FAIRBANKS — A 22-year-old Healy man who claims another man poisoned him, stole all his cold-weather gear and left him to freeze to death was rescued by Alaska State Troopers on Saturday night after trying to walk almost 50 miles out of the wilderness.
The details behind his story are unclear, but Andrew Costales may lose three toes on his left foot after walking what he estimated was 35 miles in temperatures of 20 to 30 degrees below zero on Thursday and Friday.
Troopers found Costales, suffering from frostbite and hypothermia, late Saturday night at an unheated cabin on Healy Creek, about 10 miles east of Healy, a few hours after he hit the SOS button on his Spot Tracker beacon.
“That Spot Tracker saved his life, there’s not a doubt in my mind,” said Eric Jeffords, one of the two Alaska State Troopers who found Costales. “I don’t think he would have made it until morning.”
Costales had only a lightweight sleeping bag to keep him warm, and his feet were frozen. He wore a pair of light leather boots.
“There was a wood stove there, but he had already used up the wood on his way out and never replaced it for the guy who owned the cabin,” Jeffords said. “When he came back, there was no wood and he was too lamed up to get more wood. Realistically, he probably wouldn’t have made it through the night.”
As for his story about being poisoned and robbed, troopers couldn’t speculate because Costales had not filed a report.
“Until he reports it to us, there’s nothing we can do,” troopers spokeswoman Megan Peters said.
Costales, who moved to Alaska a little more than a year ago, was medevaced to Fairbanks Memorial Hospital, where he was listed in satisfactory condition Monday. Doctors don’t know yet whether he will lose any toes, Costales said in a phone interview.
“We’re still trying to figure that out,” he said.
As to whether he was near death when troopers found him, Costales didn’t argue.
“I was on my way,” he said. “I was getting ready to go to sleep.”
Costales said he was prospecting for gold near the Wood River, living out of an old, abandoned mining camp, when he was robbed of all his cold-weather gear. In an interview with the News-Miner, Costales was vague about what happened, but said he knows who did it and plans to file a report with troopers soon.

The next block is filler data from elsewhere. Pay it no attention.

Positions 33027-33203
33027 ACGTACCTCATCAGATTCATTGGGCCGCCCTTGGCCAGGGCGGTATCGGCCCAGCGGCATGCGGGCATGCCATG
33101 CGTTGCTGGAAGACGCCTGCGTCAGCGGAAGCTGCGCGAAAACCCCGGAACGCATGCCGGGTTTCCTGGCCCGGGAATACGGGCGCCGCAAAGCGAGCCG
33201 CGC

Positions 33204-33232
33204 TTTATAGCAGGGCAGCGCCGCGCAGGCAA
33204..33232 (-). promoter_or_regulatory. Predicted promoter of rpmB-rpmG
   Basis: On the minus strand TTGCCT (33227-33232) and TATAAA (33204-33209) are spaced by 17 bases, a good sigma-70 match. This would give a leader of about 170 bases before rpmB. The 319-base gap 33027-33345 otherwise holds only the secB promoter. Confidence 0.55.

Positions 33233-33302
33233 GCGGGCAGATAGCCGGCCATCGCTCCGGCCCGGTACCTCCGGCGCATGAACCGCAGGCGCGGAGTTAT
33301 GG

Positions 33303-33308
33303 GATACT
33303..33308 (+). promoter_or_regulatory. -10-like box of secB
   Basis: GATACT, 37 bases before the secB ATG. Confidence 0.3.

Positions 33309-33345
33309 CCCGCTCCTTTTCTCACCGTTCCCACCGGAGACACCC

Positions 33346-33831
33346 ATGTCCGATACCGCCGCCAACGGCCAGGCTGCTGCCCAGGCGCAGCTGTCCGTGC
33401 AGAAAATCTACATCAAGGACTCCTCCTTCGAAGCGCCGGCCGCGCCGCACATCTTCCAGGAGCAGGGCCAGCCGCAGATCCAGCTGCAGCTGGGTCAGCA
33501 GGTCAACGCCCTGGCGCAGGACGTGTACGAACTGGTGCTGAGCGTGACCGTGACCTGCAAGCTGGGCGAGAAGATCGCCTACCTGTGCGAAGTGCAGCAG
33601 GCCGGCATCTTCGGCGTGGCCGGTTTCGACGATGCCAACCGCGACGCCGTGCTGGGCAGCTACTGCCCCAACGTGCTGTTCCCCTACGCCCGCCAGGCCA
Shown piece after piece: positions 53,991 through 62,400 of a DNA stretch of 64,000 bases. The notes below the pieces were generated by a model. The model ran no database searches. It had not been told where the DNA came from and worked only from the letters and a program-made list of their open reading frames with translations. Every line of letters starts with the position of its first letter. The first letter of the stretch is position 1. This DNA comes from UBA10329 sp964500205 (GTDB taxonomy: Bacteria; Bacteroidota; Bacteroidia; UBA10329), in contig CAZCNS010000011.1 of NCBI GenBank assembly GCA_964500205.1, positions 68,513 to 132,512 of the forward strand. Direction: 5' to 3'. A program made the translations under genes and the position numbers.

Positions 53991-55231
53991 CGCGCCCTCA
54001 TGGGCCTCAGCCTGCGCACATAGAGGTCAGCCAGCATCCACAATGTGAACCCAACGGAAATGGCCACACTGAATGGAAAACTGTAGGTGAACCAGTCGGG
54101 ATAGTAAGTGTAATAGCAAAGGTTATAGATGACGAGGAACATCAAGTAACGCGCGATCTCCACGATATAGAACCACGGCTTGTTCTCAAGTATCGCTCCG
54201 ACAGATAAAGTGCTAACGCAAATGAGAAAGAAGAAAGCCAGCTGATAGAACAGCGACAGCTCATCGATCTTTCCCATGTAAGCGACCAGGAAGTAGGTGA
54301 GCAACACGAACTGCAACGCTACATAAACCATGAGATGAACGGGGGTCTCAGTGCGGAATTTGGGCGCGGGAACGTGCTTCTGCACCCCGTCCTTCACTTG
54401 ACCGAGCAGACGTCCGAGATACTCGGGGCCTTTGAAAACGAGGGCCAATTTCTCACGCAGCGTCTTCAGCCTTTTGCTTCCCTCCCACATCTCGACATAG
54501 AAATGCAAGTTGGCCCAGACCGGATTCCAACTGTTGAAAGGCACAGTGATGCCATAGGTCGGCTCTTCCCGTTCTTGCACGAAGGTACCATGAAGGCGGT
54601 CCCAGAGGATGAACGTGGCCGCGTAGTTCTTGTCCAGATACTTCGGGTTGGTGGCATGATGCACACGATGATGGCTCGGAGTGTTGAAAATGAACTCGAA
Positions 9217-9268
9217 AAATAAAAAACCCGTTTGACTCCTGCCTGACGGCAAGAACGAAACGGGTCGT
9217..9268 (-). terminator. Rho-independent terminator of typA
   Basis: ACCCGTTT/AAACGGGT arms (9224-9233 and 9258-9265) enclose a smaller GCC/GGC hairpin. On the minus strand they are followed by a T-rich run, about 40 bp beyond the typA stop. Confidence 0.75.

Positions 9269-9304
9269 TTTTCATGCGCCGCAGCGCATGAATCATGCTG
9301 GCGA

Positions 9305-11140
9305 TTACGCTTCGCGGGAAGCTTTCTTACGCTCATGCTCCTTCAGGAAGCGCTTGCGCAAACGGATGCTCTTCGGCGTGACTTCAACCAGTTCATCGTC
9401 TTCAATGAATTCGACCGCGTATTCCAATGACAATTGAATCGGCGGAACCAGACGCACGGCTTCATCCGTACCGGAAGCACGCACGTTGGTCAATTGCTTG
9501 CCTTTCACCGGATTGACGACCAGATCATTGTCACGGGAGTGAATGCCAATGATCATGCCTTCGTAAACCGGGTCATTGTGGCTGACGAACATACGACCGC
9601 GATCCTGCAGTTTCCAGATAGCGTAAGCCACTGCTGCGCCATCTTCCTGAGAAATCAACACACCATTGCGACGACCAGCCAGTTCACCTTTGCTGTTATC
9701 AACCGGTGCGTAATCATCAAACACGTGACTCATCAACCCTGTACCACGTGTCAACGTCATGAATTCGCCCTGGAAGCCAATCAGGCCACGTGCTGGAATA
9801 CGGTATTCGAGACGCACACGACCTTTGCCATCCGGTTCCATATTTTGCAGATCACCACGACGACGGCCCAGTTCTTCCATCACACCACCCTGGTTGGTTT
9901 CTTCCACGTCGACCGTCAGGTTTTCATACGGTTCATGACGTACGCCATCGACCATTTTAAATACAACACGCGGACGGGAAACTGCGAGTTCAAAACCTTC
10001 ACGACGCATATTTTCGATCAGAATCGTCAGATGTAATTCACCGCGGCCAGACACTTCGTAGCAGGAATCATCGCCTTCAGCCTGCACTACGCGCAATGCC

“He took most of my food and dropped poison in my syrup,” Costales said of the alleged thief. “I already know who it is. I hope to resolve this pretty soon.”
This isn’t the first time troopers have dealt with Costales, who Jeffords described as “kind of a unique guy.” This is the second winter Costales has spent camping and prospecting along the Wood River. Troopers were asked to check on him twice last winter by people in Healy who knew him and were worried that he wasn’t prepared.
“He chased us off twice when we went out to check on him,” Jeffords said. “He said he didn’t want anything to do with people and he wanted to be left alone.
“He just kind of drifts around out there,” the trooper said. “Usually, he ends up using other peoples’ cabins.”
According to a trooper report, Costales pressed the help button on his Spot Personal Tracker, a GPS satellite device that can send messages to friends, family or emergency services, at 5:36 p.m. Saturday. The beacon indicated Costales was in the Healy Creek drainage but that it wasn’t a life-threatening situation, just that he needed help.
“I started hitting the assist button to get somebody out there that was non-emergency, but nobody showed up,” Costales said.
Three hours later, at 8:40 p.m., Costales hit the SOS/911 button, which sent an emergency message to troopers with his GPS coordinates. Because of the SOS beacon and the 30-below temperature, troopers immediately initiated a search by snowmachine.
Jeffords and fellow Cantwell trooper Jim Ellison found Costales at the cabin. They loaded him on a trailer behind the snowmachine and transported him back to the road. They arrived around midnight and Costales was whisked away by medics from the Tri-Valley Volunteer Fire Department and then medevaced to Fairbanks.
Contact staff writer Tim Mowry at 459-7587.